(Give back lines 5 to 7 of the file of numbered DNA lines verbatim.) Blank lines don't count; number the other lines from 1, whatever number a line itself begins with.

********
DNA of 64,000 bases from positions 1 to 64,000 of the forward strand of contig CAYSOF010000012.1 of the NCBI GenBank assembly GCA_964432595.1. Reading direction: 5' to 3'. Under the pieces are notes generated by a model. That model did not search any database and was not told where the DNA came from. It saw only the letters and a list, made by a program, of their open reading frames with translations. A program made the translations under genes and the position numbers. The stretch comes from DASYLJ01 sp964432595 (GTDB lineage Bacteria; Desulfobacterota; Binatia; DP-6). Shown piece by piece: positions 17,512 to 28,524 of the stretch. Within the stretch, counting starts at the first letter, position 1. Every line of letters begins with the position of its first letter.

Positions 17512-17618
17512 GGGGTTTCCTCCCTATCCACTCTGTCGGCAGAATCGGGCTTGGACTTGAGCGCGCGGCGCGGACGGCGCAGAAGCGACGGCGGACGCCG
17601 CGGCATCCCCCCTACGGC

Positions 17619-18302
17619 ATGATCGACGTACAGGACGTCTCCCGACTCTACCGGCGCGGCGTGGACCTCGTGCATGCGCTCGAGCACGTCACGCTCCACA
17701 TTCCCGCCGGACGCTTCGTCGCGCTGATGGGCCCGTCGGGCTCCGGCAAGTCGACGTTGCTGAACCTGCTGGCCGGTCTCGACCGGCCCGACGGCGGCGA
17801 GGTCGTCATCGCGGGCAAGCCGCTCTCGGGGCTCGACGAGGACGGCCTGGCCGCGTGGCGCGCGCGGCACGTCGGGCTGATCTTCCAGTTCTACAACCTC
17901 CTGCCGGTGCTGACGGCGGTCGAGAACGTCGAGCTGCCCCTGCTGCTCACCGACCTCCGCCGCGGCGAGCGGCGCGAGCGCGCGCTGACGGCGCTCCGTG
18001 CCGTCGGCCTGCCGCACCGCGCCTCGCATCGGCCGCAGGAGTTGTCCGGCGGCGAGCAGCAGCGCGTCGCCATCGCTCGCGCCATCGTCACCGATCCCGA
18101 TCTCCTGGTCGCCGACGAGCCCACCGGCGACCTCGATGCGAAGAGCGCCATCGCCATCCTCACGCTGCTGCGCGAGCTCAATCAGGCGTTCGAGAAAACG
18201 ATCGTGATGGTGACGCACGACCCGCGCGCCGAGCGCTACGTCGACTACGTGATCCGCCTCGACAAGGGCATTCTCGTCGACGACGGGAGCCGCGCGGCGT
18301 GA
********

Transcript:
Positions 17619-18302
17619 ATGATCGACGTACAGGACGTCTCCCGACTCTACCGGCGCGGCGTGGACCTCGTGCATGCGCTCGAGCACGTCACGCTCCACA
17701 TTCCCGCCGGACGCTTCGTCGCGCTGATGGGCCCGTCGGGCTCCGGCAAGTCGACGTTGCTGAACCTGCTGGCCGGTCTCGACCGGCCCGACGGCGGCGA